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SBS 2000 Migration to Windows 2003 AD - REMOVE SBS

Posted on 2008-10-07
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Last Modified: 2012-05-05
Network currently has SBS 2000 as the core server for AD. Previous IT team had implemented Exchange 2007 one of the servers on the network. Current objective is to move away from SBS all together but keep all AD information along with Exchange 2007 site. We've called Microsoft on this case and they had recommended us to either utilize the Transition Pack or just to purchase the licensing for Windows 20003 and decomission the SBS server (after seizing all FSMO roles from the SBS server). Question is:

* If we just seize all the FSMO roles from the SBS server, what are the precautions or gotchas that we should be looking for?
* If the Transition Pack has no technical values (besides software cost savings), should we even consider that solution?

All in all, the software cost factor is not an issue for us. Our bottom line to get away cleanly from SBS but retain our current AD and Exchange infrastructure. Please help if you have the migration experience. Thanks in advance.
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Question by:acconsultant
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7 Comments
 
LVL 8

Expert Comment

by:Jay_Gridley
ID: 22666976
Personally I've done this once, the 'hard' way. I introduced an extra domain controller to the AD, synchronised the AD to the new DC and decomissioned the SBS server.

However, I must admit I was unfamiliar with the transition pack. I read up on it a bit for this post and in theory this would seem like the easier solution. Just install and the SBS limitation is released, giving you the situation you wanted.
I'm not sure if this works as easy in practice though, as I haven't ever tried it. But given the situation I think I'd opt for that this time.

Good luck in your decision.
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LVL 23

Accepted Solution

by:
ormerodrutter earned 1500 total points
ID: 22667587
There are a couple of ways you can do this, the "hard" way or the "easy" way.

To do this the hard way, which means you are doing the migration manually. Probably as Jay mentioned but a more detail document can be obtained from Microsoft :-
http://download.microsoft.com/download/6/d/c/6dccf9b4-d915-4c95-b5af-100b89e02add/SBS_MigratingSBS2k.doc

The easy way is to do with the Transition Pack. Have a good read of this link it tells you the requirements.
http://support.microsoft.com/kb/555073

Hope this helps.


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Author Comment

by:acconsultant
ID: 22672105
Thanks for the comments on this topic guys. I've already gone through the documents you had posted. I guess the core of my questions are:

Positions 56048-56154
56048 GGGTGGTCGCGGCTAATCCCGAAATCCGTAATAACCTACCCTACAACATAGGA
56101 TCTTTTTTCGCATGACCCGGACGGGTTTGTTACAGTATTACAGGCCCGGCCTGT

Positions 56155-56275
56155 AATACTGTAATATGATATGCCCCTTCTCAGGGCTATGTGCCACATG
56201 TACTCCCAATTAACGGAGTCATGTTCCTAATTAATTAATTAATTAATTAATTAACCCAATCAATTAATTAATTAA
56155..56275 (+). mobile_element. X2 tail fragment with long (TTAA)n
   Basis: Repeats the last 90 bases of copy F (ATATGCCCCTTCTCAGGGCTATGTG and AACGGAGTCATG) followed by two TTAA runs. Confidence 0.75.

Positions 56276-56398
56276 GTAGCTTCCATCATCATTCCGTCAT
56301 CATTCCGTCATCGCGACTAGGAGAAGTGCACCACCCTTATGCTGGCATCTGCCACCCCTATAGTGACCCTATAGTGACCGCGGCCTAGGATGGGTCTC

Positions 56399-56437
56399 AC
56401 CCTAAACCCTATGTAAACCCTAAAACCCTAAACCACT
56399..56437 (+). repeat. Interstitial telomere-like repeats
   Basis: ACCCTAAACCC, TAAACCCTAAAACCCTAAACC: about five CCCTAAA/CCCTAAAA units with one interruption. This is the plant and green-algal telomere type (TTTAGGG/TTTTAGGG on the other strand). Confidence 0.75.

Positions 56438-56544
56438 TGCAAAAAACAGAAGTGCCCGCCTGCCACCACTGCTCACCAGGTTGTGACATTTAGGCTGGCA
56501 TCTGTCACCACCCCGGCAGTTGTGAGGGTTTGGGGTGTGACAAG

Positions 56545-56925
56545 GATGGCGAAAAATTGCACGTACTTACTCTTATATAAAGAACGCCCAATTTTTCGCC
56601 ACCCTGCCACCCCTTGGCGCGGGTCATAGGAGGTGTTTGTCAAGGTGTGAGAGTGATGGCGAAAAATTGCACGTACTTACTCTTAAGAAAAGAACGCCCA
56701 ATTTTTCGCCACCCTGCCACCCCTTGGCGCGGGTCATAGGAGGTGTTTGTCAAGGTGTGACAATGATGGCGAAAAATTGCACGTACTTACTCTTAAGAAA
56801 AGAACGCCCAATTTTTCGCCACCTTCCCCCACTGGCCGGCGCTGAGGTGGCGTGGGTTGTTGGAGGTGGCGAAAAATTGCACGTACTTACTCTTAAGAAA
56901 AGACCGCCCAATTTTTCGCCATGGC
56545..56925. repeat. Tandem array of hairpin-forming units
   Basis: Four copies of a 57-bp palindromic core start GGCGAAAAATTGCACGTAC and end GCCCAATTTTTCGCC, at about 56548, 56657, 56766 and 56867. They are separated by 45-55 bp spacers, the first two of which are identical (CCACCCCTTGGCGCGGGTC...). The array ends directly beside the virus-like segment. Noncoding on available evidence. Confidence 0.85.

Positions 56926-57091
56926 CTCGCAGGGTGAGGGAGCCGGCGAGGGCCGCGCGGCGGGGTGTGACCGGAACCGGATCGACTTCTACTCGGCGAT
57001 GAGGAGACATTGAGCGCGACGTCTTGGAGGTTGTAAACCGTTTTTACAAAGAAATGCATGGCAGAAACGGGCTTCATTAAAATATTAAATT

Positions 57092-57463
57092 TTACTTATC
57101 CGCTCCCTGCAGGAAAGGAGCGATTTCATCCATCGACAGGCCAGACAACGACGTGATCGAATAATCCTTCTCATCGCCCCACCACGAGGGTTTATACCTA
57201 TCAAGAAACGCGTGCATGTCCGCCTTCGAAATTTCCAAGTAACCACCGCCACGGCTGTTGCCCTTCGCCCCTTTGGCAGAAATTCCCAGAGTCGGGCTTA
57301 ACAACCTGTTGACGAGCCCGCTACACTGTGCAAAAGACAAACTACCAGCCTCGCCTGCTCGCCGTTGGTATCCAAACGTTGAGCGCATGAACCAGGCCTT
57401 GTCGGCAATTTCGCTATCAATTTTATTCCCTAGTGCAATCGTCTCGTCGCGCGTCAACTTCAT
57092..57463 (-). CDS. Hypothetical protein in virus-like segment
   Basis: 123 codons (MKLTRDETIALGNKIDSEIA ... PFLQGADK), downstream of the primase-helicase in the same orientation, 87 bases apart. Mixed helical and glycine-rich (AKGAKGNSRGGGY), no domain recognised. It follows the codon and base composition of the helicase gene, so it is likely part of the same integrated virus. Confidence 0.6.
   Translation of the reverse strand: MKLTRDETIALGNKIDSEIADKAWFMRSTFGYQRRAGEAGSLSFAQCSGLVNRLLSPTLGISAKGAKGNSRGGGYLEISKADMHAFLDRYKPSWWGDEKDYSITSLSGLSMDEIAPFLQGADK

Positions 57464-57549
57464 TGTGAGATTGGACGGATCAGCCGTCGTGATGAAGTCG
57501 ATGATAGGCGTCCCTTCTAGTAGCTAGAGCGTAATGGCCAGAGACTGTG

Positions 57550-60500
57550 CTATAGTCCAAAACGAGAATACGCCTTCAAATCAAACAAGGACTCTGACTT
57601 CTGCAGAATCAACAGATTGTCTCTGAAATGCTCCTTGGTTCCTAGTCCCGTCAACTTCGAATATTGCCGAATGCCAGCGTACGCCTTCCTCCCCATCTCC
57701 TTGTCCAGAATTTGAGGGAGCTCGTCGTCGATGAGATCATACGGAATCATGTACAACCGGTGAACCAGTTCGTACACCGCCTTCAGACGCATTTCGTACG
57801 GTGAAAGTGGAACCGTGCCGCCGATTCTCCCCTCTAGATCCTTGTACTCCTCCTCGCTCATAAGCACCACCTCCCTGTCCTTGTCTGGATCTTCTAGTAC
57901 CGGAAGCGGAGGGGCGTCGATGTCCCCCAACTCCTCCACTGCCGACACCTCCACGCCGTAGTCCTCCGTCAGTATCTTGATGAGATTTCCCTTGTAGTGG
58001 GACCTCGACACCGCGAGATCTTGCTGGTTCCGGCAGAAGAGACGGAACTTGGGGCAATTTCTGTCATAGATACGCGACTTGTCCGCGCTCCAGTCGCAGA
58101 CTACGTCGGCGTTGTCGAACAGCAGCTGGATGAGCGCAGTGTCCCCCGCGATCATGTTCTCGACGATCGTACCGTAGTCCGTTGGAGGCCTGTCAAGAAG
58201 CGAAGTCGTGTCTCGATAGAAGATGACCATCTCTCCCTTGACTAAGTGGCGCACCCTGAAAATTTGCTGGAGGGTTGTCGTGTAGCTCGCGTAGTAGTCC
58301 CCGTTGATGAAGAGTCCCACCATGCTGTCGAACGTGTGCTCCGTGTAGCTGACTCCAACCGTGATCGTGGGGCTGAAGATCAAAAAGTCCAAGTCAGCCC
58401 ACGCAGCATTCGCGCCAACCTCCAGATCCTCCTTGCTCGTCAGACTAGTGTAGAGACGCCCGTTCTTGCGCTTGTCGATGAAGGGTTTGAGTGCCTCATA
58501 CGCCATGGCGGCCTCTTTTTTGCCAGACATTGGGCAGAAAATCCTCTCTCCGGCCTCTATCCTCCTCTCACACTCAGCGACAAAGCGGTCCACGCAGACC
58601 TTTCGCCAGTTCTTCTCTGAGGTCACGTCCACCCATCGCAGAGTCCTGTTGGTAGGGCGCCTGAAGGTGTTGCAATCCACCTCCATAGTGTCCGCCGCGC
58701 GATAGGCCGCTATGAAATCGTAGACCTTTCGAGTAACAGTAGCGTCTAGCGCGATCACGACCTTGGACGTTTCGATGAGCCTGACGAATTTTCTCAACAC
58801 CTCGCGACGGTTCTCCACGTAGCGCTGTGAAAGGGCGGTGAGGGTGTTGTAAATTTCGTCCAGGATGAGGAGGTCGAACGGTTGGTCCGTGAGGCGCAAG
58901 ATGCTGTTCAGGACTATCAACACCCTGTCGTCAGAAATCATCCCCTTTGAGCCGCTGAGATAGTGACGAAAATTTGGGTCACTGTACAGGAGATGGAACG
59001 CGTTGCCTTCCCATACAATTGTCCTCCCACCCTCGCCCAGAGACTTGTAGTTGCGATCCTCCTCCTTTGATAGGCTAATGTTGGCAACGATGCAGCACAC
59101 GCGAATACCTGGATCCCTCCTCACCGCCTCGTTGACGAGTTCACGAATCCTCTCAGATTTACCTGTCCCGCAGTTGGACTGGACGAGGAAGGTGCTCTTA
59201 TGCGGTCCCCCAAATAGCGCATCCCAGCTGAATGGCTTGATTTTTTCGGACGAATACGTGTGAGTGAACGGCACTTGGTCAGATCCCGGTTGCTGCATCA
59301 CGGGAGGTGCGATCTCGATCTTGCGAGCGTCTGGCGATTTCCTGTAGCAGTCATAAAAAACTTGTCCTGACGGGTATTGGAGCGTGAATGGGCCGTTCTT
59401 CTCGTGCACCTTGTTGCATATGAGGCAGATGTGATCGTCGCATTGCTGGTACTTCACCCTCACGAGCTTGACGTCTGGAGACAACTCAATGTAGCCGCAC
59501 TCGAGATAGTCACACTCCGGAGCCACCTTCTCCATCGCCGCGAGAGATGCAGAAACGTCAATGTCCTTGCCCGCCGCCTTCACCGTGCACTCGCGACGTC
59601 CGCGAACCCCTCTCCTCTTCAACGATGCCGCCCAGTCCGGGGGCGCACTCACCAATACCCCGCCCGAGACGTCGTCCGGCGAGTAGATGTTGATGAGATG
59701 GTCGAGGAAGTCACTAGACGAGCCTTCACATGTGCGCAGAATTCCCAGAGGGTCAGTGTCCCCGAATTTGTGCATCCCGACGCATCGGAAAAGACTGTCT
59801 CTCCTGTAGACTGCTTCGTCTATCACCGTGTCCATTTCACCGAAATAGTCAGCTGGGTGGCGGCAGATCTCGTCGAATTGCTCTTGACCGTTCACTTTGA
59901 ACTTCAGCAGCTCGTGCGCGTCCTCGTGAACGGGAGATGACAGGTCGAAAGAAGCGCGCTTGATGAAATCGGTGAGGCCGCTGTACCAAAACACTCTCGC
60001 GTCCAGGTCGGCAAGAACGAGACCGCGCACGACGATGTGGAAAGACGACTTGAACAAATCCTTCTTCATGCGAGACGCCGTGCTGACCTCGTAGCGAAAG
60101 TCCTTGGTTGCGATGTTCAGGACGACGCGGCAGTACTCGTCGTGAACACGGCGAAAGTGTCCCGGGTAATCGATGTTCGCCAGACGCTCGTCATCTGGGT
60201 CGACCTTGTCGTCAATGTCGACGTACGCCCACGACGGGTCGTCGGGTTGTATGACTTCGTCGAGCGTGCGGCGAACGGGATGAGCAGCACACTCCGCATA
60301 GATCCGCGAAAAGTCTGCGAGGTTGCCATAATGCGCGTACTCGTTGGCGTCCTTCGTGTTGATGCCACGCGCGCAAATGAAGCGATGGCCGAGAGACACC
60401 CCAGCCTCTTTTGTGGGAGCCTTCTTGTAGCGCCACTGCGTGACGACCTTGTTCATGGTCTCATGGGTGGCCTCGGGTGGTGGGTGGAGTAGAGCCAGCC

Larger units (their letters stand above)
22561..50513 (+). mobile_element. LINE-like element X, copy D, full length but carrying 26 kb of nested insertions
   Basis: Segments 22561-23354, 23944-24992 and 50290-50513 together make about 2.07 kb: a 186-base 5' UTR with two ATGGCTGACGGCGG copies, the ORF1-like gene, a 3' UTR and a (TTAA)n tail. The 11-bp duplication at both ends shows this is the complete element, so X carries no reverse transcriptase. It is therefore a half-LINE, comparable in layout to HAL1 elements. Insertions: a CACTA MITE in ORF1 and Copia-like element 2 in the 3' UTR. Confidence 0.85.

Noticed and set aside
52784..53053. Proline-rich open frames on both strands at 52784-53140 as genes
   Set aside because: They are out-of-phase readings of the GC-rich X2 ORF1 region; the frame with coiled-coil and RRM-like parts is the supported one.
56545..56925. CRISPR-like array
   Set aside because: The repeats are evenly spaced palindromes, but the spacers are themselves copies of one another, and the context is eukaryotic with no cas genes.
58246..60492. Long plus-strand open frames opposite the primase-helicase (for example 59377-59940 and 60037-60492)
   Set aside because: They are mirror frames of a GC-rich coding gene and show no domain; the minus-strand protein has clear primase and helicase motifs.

1. Technically, how does the Transition Pack help with migrating away from SBS infrastructure.
2. If we were to seize the roles on another 2003 DC and turn off the SBS server, what harms or effects would that have on AD?
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LVL 23

Assisted Solution

by:ormerodrutter
ormerodrutter earned 1500 total points
ID: 22676784
The Transition Pack "unlocks" or "resets" the limits on SBS and transfer your SBS CALs into W2K3 CALs. So it is not "technically" helping you during the migration but you still need it to transfer your licences.

No you don't seize the FSMO roles on your SBS, your transfer them to a W2K3 DC thus making it the Domain Master DC. After that you can decommission your SBS (well of course you still need to transfer your Exchange and data). Remember to make the W2K3 DC a Global Catalogue!!
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Author Comment

by:acconsultant
ID: 22688826
Seizing the roles or transferring the roles planned steps in our project, but how can you "decommission" the SBS server? I thought you can't DCPROMO an SBS server?
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LVL 23

Expert Comment

by:ormerodrutter
ID: 22700840
Decommission. Not Demote.

Decommission means remove, retire, deactivate or shut down :)
http://dictionary.reference.com/browse/decommission

So basically throw it into the bin.......no just kidding. You can reformat the hard disk and use it for other purpose.
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Author Comment

by:acconsultant
ID: 22728448
I accepted your answer but a "DECOMMISSION" leaves the rogue DC on AD thus creates NTDS replication errors in system logs. Anyhow, we turned off the SBS and performed a metadata clean up for the SBS.
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